Full of rage and spite, Trump ordered FEMA to withhold funds from California wildfire victims.

Climate change denier Donald Trump has been credibly accused by his former DHS Chief of Staff (Miles Taylor) of ordering FEMA to withhold funds for California climate change victims during the aftermath of devasting wildfires in 2018.

The personification of cruelty, Trump reiterated the same threat to the state of forty million people once again on Thursday as wildfires raged in the Bay area. He referenced his same ding dong logic he had used in 2018 that California has “many years of leaves and broken trees.” Has anyone reminded him about the ecology and food chain of our forests?


Here are the current facts on the wildfire outbreak. 771,000 acres burned,119,000 people ordered to flee their homes, 560 fires statewide (23 classified as a major outbreak), fire assistance aid has been requested from other states and Australia. And Trump? He can’t muster any compassion or empathy from his tortured soul for those suffering and dying.

Clearly, Trump is unable to recognize the horrifying consequences of humanity’s failure to rein in greenhouse emissions that heat the earth. The problem is much deeper than ignorance. He has a habit of punishing blue America when they suffer natural disasters (exhibit A Puerto Rico) and he is a despicable science denier.

Miles Taylor stunning comments on Trump’s deplorable order to FEMA on the 2018 California wildfires in the below tweet.

Gwynedd Stuart of Los Angeles Magazine writes:

You can add another name to the long list of former Trump administration officials who’ve broken ranks with the capricious Commander in Chief. In a video making the rounds on Twitter, former Department of Homeland Security staffer Miles Taylor endorses Democratic nominee Joe Biden for president and catalogues the “terrifying” things he says he saw during his time at the White House, among them Trump ordering the Federal Emergency Management Administration to stop issuing disaster relief funds to wildfire-stricken California.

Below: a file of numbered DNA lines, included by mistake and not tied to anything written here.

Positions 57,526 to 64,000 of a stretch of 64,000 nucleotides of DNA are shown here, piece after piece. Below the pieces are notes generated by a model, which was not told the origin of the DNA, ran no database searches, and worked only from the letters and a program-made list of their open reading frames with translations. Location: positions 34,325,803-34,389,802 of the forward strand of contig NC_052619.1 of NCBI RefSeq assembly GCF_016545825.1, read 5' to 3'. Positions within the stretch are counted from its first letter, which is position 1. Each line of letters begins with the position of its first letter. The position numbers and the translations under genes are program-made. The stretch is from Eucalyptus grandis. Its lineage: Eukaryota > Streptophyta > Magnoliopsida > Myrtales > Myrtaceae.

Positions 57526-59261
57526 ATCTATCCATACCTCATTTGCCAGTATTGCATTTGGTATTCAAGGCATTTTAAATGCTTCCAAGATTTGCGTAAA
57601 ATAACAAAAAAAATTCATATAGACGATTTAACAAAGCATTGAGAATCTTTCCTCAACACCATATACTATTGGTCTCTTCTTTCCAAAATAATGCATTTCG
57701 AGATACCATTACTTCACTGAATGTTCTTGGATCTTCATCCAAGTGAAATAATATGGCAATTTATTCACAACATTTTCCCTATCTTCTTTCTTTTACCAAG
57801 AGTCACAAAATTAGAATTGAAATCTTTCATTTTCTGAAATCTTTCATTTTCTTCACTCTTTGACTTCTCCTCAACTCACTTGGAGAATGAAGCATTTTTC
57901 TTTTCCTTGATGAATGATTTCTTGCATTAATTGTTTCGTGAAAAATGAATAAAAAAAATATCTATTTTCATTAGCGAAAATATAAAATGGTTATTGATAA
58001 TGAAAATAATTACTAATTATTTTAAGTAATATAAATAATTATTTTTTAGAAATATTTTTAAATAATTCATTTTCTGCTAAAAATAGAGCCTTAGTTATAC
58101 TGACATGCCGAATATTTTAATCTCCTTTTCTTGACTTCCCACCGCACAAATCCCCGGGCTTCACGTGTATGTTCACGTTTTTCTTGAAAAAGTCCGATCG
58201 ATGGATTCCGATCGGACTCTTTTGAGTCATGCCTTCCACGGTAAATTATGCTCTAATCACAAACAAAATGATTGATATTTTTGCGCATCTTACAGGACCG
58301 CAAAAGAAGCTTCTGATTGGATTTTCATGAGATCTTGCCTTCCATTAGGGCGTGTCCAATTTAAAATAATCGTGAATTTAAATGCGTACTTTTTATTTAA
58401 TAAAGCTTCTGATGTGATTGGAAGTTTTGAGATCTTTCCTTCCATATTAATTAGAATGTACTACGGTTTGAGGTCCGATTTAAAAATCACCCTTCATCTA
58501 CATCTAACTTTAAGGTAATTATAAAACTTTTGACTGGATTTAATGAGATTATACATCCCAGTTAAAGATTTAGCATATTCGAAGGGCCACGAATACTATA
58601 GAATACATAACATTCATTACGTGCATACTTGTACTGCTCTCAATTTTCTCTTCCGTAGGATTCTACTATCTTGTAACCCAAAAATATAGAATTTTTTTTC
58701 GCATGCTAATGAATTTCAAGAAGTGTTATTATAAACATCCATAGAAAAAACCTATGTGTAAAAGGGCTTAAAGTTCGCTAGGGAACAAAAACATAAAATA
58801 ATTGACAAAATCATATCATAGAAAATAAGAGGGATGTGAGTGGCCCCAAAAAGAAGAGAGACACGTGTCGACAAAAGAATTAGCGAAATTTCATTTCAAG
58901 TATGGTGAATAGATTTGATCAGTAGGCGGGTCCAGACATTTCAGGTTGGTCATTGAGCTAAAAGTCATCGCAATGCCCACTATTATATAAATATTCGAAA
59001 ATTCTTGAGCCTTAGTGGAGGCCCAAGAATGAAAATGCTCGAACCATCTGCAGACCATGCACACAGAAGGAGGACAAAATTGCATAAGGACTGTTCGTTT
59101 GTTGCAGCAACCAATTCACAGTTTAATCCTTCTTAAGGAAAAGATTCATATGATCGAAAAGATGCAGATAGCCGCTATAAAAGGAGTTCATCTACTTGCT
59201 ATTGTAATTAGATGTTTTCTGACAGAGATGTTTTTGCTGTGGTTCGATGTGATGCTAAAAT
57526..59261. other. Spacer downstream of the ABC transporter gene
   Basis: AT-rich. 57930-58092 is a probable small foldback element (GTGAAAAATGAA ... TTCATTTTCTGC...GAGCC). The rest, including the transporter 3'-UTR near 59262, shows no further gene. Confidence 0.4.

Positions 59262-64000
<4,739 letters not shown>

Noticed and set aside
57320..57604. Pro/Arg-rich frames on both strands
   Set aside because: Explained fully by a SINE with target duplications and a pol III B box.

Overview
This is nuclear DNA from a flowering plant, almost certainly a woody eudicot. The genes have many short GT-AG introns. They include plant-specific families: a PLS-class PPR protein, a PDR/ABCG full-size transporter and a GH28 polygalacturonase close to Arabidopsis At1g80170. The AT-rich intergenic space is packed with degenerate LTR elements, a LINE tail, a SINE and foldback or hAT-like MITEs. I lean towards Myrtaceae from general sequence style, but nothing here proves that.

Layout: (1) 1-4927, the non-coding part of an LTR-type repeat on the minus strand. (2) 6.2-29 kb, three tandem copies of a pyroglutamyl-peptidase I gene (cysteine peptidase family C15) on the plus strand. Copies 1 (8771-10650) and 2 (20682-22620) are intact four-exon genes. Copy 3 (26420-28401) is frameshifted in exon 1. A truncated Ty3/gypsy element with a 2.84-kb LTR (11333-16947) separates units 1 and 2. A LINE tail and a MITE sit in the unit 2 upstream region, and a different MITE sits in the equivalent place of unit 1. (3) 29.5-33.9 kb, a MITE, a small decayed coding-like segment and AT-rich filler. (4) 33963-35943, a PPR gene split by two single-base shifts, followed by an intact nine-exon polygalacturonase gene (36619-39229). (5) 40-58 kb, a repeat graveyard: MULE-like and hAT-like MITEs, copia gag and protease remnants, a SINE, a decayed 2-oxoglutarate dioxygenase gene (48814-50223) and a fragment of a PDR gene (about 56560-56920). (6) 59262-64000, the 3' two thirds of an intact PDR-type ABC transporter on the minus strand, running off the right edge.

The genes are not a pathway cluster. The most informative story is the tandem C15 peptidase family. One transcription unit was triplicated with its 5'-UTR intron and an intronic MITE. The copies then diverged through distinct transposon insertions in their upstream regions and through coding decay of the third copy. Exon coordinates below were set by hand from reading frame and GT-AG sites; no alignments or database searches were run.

“On a phone call with [FEMA], he told [them] to cut off the money and no longer give individual assistance to California,” says Taylor, who served as chief of staff to Homeland Security Secretary Kirstjen Nielsen from 2017 to 2019. “He told us to stop giving money to people whose houses had burned down from a wildfire because he was so rageful that people in the State of California didn’t support him and that politically it wasn’t a base for him.”

Following a terrifying spate of fires in 2018—which included the deadly Camp fire that decimated Paradise, California, and killed 85 people—Trump tweeted a threat to cut off FEMA funds to California if the state didn’t get its “act together” in terms of forest management; he didn’t mention a lack of political support as a motivation.

On Thursday at his Pennsylvania to “rally” his dwindling number of supporters, the occupant once again threatened the residents of California.

“I see again the forest fires are starting, they’re starting again in California. I said, you gotta clean your floors, you gotta clean your forests — there are many, many years of leaves and broken trees and they’re like, like, so flammable, you touch them and it goes up.”

He also added, “Maybe we’re just going to have to make them pay for it because they don’t listen to us.”

You can watch President Dumb-Dumb remarks here if you can stomach it.

Remarkable satellite images (below video) of the sparking of forests by the lightning-caused wildfires.

James Temple writes in the MIT Technology Review on the current California wildfires are an indisputable result of climate change.

The fires follow a bone-dry winter in Northern California and a stretch of record-setting summer heat waves across the state, conditions that effectively turned grasslands and forests into tinder. The infernos come on the heels of several of the most destructive and deadly fire seasons in California history.

All of which raises the question, once again: Is human-driven climate change to blame? Did it make the latest fires more likely or more severe?

Climate scientists, who long resisted linking global warming to any specific extreme event, now say its influence is all but certain.

David Romps, director of the Berkeley Atmospheric Sciences Center, said in an email that we’re living in a fundamentally climate-altered world. He noted that average daily highs for this time of year are now about 3˚ or 4˚ F warmer in Berkeley, California, than at the beginning of the 20th century. He was also the lead author of a 2014 Science paper finding that every additional 1 ˚C (1.8 ˚F) of warming could increase lightning strikes over the US by about 12%.

“To cut to the chase: Were the heat wave and the lightning strikes and the dryness of the vegetation affected by global warming? Absolutely yes,” Romps said. “Were they made significantly hotter, more numerous, and drier because of global warming?  Yes, likely yes, and yes.”